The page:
How to study and teach the Bible are of utmost importance for a pastor. The Christocentric hermeneutic has proposed a modification to a grammatical-historical hermeneutical approach. This article maintains that such an alteration is not scripturally warranted and that the grammatical-historical method is not only justified by Scripture but also more than sufficient to discover the glories of Christ as perfectly presented in God’s Word. Accordingly, a Christ-centered ministry not only honors Christ in the pulpit by proclaiming Him but also in the study by handling His Word the way He demands.
From a practical standpoint, the issue of Christ-centered preaching is not about whether it is appropriate or acceptable to relate the content or principles found in OT texts to the person and work of Jesus Christ. It is fundamentally a question of whether every sermon needs to have Christ as the point of the message—regardless of the actual point of the text itself—in order to be true Christian preaching. This article seeks to demonstrate a number of biblically legitimate ways to preach the OT in a NT church context—thereby disproving the tenet that every message must have Christ as its point.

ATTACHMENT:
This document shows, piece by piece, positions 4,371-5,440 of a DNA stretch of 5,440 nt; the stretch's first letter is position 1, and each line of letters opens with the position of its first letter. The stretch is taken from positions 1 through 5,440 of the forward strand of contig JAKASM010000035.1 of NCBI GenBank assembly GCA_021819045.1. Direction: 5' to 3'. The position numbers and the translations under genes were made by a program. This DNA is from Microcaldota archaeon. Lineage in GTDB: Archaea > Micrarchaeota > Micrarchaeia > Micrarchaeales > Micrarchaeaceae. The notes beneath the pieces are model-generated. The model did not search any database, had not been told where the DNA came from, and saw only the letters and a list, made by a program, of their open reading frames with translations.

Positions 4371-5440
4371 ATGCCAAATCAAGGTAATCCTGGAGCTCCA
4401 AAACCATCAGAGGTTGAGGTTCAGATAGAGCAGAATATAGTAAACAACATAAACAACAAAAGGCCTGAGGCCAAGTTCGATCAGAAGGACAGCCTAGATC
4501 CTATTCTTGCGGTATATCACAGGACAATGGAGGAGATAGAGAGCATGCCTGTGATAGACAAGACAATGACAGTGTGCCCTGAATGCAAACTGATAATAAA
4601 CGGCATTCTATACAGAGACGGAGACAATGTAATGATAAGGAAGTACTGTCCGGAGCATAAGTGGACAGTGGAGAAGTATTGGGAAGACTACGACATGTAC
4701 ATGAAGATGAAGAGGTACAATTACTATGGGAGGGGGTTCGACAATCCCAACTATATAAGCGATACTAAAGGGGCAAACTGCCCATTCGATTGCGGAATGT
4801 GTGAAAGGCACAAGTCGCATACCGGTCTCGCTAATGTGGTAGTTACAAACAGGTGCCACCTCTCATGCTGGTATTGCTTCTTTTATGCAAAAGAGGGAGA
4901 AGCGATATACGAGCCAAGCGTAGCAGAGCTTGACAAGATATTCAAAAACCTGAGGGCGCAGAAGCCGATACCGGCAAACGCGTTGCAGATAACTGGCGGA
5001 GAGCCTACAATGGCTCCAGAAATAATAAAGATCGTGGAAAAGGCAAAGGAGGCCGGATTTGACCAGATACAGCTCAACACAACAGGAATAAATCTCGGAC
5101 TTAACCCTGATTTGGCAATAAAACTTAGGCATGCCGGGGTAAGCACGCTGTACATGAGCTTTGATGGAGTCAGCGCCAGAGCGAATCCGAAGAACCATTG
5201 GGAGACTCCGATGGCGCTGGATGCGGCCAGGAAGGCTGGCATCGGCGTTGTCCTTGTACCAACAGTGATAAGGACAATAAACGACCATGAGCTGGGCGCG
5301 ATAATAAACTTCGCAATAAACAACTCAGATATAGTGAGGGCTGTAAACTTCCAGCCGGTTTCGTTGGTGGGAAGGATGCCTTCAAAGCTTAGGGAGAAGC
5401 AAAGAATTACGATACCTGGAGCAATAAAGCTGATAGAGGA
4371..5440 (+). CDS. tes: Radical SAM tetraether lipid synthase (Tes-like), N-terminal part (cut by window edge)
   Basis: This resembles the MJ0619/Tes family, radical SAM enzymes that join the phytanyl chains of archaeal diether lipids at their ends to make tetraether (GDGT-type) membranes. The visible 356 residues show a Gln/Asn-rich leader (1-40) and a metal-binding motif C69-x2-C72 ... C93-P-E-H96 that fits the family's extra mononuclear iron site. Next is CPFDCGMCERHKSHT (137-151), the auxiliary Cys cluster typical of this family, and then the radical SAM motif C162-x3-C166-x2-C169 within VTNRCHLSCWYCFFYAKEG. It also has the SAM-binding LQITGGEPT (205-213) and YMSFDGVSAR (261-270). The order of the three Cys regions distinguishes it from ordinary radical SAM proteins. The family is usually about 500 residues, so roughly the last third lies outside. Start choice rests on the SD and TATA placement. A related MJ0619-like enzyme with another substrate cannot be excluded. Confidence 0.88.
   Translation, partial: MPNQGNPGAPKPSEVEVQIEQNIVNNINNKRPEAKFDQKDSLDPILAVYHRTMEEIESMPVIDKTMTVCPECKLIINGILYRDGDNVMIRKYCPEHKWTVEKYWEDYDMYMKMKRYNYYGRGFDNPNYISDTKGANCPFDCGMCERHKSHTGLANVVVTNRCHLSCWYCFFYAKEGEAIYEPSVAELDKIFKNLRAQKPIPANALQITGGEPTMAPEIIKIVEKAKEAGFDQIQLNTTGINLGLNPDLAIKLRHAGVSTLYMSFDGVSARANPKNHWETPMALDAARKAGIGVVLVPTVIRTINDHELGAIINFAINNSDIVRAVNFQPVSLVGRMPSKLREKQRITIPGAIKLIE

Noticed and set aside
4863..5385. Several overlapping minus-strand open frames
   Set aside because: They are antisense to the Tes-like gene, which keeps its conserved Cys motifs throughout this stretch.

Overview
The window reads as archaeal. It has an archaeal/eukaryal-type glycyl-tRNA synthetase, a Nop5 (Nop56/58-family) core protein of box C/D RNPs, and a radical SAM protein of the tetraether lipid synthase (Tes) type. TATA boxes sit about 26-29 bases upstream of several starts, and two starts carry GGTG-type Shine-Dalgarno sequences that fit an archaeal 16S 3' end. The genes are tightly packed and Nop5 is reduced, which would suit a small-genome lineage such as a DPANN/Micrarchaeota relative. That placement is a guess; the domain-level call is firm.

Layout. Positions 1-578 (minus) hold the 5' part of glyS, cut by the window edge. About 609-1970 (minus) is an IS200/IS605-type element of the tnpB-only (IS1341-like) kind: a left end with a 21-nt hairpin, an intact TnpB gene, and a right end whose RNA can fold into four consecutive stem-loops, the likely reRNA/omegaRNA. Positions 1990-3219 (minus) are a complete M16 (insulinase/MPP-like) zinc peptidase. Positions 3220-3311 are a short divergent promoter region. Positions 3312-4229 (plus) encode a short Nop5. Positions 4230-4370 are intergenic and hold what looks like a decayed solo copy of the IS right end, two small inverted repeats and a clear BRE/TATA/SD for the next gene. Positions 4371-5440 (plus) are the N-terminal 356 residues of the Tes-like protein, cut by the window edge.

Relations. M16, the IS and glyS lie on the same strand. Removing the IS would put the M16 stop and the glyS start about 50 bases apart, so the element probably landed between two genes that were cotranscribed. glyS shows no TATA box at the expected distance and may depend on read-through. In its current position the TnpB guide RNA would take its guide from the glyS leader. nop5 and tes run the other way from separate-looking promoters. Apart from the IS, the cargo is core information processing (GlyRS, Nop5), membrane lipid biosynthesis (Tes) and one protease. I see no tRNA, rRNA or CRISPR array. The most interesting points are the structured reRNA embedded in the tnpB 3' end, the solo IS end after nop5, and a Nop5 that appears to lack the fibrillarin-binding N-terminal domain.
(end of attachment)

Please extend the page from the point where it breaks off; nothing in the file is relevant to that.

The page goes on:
This overview offers a survey of the contemporary Christ-Centered Preaching movement (hereafter CCP), focusing on its: (1) profile, (2) proponents, and (3) alleged proofs for acceptance. Next, the unintended improprieties of this phenomenon are discussed with attention devoted to: (1) an improper use of hermeneutics, (2) an improper view of God, and (3) an improper view of Scripture. Finally, because Christ-centered preaching practiced properly reflects actual New Testament preaching examples, major New Testament emphases are explored. In conclusion, seven identifying characteristics of a biblically-directed, Christ-centered preacher are de- scribed.
The exact timing of Jesus’ return and the kingdom of God is known only to God. Yet in His sovereignty God has determined that the return of Jesus the Messiah is closely linked with the repentance of national Israel. This article examines both Old and New Testament texts that reveal a close connection between Israel’s repentance and the coming kingdom of God.
The story of David and Goliath is perhaps the most famous of any of the biblical narratives, used throughout the world in both religious and secular circles anytime an underdog defeats a heavily favored champion. There is only one problem with this interpretation: the Bible clearly shows that David defeating Goliath was anything but an upset.